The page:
Shoot First, Leap Second

Since nearly every sensible government views Hamas as a terrorist organization, I was glad to see that Israel rejected France’s proposed cease-fire. Whenever there is a flare-up there involving Israel, I am entertained by the various entreaties for peace, truce, etc. Today’s entertainment is courtesy of Julia Chaitin, a senior lecturer at the Sapir Academic College. Sapir is located near Sderot, Israel, and would be easily within the range of the Qassam rockets launched from Gaza. Chaitin writes an opinion piece in today’s Washington Post titled Darkness in Qassam-Land. It is the kind of piece that one might expect from someone that holds the title of program developer of the Negev Institute for Strategies of Peace and Development. That sounds like real job security, right there.

Ms. Chaitin writes

This war is wrong. It is wrong because it cannot achieve its manifest goals — long-term “normal” life for the residents of the Negev region.

How do we know that it will not achieve the goals? And what is “normal” for the Negev region, anyway?

The war is morally wrong because most of the victims are Palestinian and Israeli civilians whose only “crime” is that they live in Negev or Gaza.

Most of the victims? Certainly the small number of victims in Israel are all civilians because Hamas targets civilians. But the victims in Gaza are nowhere near mostly civilians. It is certainly the case that Hamas has a morals problem because they operate from mosques and other facilities that are literally next to the homes of civilians. Thankfully, Israel employs precision guided munitions or the civilian victims would certainly be greater. And if the civilians of Gaza were responsible for elevating Hamas to power, maybe there is a cautionary object lesson here?

This war is wrong because it is not heading toward a viable solution of the conflict but is instead creating more hatred and greater determination on the part of both peoples to harm one another.

How can anyone with a shred of intelligence suggest that one should not protect oneself against an aggressor because such action would lead to more hatred by the aggressor? Ms. Chaitin should review the Hamas Covenant of 1988.

Hey, It Passed Spellcheck!

Hey, It Passed Spellcheck!

It is wrong because it is leading to stronger feelings that we have nothing to lose by striking further, with greater force.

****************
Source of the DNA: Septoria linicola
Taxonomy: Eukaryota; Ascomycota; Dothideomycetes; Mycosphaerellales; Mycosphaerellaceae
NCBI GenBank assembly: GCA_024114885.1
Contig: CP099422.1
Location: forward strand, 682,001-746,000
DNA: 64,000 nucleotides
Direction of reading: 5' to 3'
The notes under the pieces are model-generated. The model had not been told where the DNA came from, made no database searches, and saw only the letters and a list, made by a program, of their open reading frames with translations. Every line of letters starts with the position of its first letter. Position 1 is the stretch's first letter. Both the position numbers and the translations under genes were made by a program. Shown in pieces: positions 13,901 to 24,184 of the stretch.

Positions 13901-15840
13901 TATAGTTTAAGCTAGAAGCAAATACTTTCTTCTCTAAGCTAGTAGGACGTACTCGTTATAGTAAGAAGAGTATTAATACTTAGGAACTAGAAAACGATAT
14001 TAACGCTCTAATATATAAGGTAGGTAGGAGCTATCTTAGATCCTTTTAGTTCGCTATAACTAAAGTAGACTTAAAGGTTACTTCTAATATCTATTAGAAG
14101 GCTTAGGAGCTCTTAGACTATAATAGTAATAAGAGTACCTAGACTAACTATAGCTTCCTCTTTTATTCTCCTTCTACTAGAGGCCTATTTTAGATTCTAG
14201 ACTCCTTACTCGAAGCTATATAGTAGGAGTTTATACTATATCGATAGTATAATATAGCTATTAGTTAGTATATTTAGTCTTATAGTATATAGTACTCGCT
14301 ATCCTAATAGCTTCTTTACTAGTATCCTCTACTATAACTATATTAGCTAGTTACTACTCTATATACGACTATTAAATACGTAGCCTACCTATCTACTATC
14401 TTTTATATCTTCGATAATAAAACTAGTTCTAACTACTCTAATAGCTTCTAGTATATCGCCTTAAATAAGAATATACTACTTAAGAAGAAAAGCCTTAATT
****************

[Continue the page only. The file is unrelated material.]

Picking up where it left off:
Stronger feelings? Striking further? Greater force? Um, Ms. Chaitin, that ship has sailed. Don’t you know that Hamas continues to produce new versions of the Qassam rocket, with increased range? And that Hamas now imports the Iranian-made Grad and Fajr rockets with even greater ranges? The Grad and Fajr rockets, by the way, are smuggled into Gaza through the tunnels between Gaza and Egypt…the same tunnels that Israel intends to close.

This war is wrong because, even before the last smoke rises from the rubble and the last ambulance carries the dead and wounded to hospitals, our leaders will find themselves signing a new agreement for a cease-fire.

I doubt that any agreement will be signed any time soon. But suppose one were signed soon. What makes it wrong? I would suggest that the war is a success if it merely offers a lesson to Hamas and its supporters that there are consequences to aggressive actions. Far too often, in Israel and elsewhere, there are no consequences. For example, there could have been significant, punishing retaliation for any one of Qassam attacks this year. I think Israel shows remarkable restraint.

Qassam Rockets

Qassam Rockets

But I know the answer to our conflict will not come with this war. We will know peace only when we accept the fact that the Palestinians in the Gaza Strip have every right to lives of dignity. We will know peace only when we recognize that we must negotiate with Hamas, our enemy, even if we are devastated that the Palestinians did not elect a more moderate party to lead them. We will know peace only when our leaders stop considering our lives cheap and expendable, and help us create a beautiful, green Negev, free of fear and despair.

I agree that the Israel-Palestine conflict will not end with the end of this action by Israel. But I don’t believe that this is actually the goal of Israel in carrying out the action. Certainly, any notion that peace can only come with negotiation with Hamas is a pipe dream; a quick review of the Covenant would show that. As I have said before, there is no reason to feel devastated that a more moderate party was not elected by the Palestinians. Maybe the electorate will remember that elections have consequences the next time they are given a choice.

Earlier today, we were treated to an additional second of time. At 6:59:59 p.m., the clock had to wait two seconds before striking 7:00:00 p.m. I hope that Julia Chaitin put that “leap second” to good use. But if I had to guess, I would say that Ms. Chaitin was probably asleep at that time, dreaming.

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